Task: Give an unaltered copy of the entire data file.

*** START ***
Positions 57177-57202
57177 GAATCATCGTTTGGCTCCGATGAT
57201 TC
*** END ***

Positions 57177-57202
57177 GAATCATCGTTTGGCTCCGATGAT
57201 TC